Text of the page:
Be A Contrarian Investor: 3 Ways To Think Differently In The Stock Market appeared first on The Stock Market Blueprint Blog.
In a previous post, I discussed five steps investors must take in order to buy low and sell high in the stock market.
Those five steps boiled down to this simple fact: You must be a contrarian investor in order to profit in the stock market.
So what is a contrarian investor and how do you become one?
The five steps in the previously-mentioned post were the what. The three steps in this post are the how.
Here’s a recap of the what. A contrarian investor is someone who:
- Buys stocks that are out-of-favor
- Sells stocks that are in-favor
- Ignores sell-side analysts
- Overcomes emotional instincts
- Bases decisions on fundamental data
It’s easy to say what to do, it’s harder to know how to do it.
Here are three ways you can become a contrarian investor and successfully implement the above five steps:
- Think differently
- Be disciplined
- Have patience
Let’s breakdown each step.
By definition, a contrarian investor is someone who thinks differently than everyone else.
To the individual investor, the stock market consists of “everyone else.” Current market prices are the sum total of what everyone else is willing to pay or accept for a particular stock.
When prices are low, everyone else is selling. When prices are high, everyone else is buying.
To realize above-average profits in the stock market, investors literally have to do what everyone else won’t. In order to buy low and sell high investors must think differently. A necessary component of thinking differently is finding opportunities where others see despair and recognizing despair when others see opportunities.
Without this insight, there is no way to obtain a competitive advantage and outperform the market as a whole. The good news is, it’s not difficult to obtain this insight. Being right when everyone else is wrong simply requires a rational comprehension of market cycles.
Astonishingly, Mr. Market always forgets that everything is cyclical. Rather than understanding that nothing goes on forever and prices always rebound, alternating fear and euphoria manage to take over.
This is evident in every market bubble and subsequent crash. It’s human nature to follow the crowd and join the herd mentality. Psychologically, it’s awfully painful to sit and watch when everyone else is making money. It’s even more painful to lose money when no one else is.
Knowing that underpriced stocks will eventually rise and overpriced stocks will eventually fall, allows investors to profit from the hype of bull markets and the panic of bear markets.
Disciplined investors are able to stay focused through the ups and downs of the stock market. They’re able to profit from opportunities during market crashes and avoid risks during market bubbles.
To be a disciplined investor, consistency is imperative. Without continually implementing a systematic approach, no investment strategy can dependably achieve ample returns.
For example, value investing often yields terribly poor short term results. This makes many investors uneasy and gives cause for them to abandon their respective strategies.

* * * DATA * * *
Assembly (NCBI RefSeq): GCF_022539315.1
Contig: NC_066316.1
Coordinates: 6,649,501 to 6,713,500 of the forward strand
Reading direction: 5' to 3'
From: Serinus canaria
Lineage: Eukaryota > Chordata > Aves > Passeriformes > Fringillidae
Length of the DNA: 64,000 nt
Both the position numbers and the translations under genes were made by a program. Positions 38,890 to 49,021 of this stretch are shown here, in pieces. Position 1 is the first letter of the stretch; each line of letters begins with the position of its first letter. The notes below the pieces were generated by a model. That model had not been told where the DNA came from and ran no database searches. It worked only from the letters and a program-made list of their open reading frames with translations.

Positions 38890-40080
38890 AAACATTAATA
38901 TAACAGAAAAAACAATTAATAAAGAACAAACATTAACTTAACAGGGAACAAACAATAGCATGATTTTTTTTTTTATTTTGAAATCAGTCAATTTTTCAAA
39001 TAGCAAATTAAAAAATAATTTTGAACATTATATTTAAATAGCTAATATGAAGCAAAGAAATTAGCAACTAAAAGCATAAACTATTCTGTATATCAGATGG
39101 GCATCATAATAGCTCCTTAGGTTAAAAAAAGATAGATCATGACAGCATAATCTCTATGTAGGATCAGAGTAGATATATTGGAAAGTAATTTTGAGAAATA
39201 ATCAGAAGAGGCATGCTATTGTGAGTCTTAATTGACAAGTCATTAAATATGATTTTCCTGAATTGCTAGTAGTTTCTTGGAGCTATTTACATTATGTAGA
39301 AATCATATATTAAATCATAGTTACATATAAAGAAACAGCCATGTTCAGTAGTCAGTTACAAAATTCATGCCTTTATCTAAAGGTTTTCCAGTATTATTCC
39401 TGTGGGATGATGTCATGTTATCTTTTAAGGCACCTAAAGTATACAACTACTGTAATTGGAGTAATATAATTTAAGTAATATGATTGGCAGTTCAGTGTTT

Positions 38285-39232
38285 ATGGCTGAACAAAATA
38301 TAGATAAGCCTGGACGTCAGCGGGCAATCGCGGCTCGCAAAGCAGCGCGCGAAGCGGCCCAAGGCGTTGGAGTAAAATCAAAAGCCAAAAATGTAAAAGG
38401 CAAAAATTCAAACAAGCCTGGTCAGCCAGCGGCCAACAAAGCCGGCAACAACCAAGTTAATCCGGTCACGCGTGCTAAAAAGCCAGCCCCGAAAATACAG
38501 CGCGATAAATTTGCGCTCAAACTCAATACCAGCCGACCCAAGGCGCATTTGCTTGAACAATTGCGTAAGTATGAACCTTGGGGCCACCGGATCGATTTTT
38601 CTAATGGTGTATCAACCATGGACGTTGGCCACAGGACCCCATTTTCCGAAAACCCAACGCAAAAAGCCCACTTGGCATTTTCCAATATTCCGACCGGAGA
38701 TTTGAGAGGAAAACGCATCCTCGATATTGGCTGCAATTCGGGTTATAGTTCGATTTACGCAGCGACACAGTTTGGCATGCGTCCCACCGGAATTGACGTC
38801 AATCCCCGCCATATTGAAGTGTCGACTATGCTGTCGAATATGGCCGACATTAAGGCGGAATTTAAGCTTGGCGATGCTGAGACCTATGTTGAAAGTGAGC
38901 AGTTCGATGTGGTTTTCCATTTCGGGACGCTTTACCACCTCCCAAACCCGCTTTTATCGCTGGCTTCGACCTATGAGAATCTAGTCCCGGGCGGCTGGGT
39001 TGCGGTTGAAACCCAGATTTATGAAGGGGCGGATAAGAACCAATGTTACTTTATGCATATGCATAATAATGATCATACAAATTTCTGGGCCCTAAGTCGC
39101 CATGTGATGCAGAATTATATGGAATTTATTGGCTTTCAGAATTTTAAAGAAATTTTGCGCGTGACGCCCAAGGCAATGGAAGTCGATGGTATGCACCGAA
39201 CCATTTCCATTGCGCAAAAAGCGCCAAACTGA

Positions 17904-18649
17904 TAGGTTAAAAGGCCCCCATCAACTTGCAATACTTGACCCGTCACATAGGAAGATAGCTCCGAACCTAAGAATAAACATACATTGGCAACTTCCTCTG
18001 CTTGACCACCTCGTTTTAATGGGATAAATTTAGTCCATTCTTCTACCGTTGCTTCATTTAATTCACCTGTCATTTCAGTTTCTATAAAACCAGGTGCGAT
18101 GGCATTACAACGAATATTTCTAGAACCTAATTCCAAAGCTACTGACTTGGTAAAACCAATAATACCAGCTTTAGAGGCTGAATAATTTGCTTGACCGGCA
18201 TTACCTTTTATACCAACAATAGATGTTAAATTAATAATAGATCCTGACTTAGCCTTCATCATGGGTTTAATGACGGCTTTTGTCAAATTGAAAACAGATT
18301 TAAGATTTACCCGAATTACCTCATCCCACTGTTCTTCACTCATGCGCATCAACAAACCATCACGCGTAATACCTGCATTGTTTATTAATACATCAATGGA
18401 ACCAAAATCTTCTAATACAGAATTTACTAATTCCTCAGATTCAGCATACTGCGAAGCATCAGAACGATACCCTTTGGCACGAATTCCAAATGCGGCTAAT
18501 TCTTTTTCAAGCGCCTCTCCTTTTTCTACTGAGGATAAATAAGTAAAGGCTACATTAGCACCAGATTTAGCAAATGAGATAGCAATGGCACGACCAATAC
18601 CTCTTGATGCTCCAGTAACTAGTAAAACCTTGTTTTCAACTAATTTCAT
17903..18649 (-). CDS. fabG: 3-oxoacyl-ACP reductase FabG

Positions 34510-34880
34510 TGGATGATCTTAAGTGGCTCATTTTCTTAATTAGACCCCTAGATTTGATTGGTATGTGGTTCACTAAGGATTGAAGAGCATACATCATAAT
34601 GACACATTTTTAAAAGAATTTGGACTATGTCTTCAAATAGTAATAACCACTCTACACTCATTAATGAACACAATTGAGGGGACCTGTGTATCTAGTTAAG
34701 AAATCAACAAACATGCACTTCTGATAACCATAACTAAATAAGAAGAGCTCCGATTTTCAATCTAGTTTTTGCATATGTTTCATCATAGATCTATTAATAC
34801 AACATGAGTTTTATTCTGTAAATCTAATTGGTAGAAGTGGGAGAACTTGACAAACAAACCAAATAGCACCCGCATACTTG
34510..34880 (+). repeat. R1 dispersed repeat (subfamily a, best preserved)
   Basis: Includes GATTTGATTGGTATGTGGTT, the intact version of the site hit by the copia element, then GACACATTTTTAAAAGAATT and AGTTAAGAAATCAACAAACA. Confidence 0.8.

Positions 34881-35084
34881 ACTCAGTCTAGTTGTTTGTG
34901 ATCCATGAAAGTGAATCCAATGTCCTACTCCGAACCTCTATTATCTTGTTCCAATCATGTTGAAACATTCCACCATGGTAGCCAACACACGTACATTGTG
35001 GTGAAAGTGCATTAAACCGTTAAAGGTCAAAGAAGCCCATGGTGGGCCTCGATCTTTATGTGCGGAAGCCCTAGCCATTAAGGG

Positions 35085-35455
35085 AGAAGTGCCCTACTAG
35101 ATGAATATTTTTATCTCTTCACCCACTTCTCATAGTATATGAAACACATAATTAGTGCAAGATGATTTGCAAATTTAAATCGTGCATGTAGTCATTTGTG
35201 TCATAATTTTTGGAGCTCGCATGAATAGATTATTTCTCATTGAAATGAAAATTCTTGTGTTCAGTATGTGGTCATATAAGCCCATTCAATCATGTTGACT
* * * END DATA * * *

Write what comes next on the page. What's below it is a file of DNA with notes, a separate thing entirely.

Having the discipline to stick with a strategy is the only way to avoid the stress and uncertainty many investors face. Instead of abandoning an approach during a rough patch, staying the course is most certainly the better bet.
Most investors have unreasonable expectations and cannot tolerate seeing the price of their investments fall or even remain flat.
They often consider price changes as reflections of their judgment: a higher price means they were right, while a lower price means they were wrong.
The sense of defeat associated with lower stock prices can easily turn smart individuals into quitters. The reality is, the stock market doesn’t care what any individual investor paid for a stock.
It’s impossible to select the exact moment at which a stock price will never be lower.
Rather than getting discouraged when an investment declines in value, the best investors understand that being right too soon is not a bad thing. It’s a buying opportunity until the market eventually catches up.
It takes a lot of patience to consistently achieve remarkable long term results as a value investor. In both bear and bull markets, waiting is the name of the game.
During bear markets, there is no saying how long it will take for returns to be realized. During bull markets, investment options become scarcer as prices go up. In either scenario, the wait can be excruciating.
Most people want to be part of something exciting, but value investing can be quite boring.
Although it’s effective, patiently following a highly selective approach goes against the human tendency to seek fast results and easy profits.
In the words of legendary investor Christopher H. Browne, “Value stocks are about as exciting as watching grass grow. But have you ever noticed how much your grass grows in a week?”
Even though value stocks are good investments, they often decline or stay flat for an undetermined period of time. This shouldn’t be a surprise. If a stock is undervalued today, why can’t it be undervalued tomorrow?
Rather than feeling defeated when this occurs, prudent investors understand that waiting out Mr. Market’s irrationality will ultimately prove profitable.
Be a Contrarian Investor
If you are going to succeed in any walk of life, it’s important that you think differently, are disciplined, and have patience. This is especially true if you are going to succeed in the stock market as a contrarian investor.
Mitchell Mauer is the Founder of TheStockMarketBlueprint.com. The Stock Market Blueprint is a site that finds value stocks for investors building long-term wealth. The site’s investment philosophy is anchored in principles established by Benjamin Graham and his most reputable followers over the last 100 years.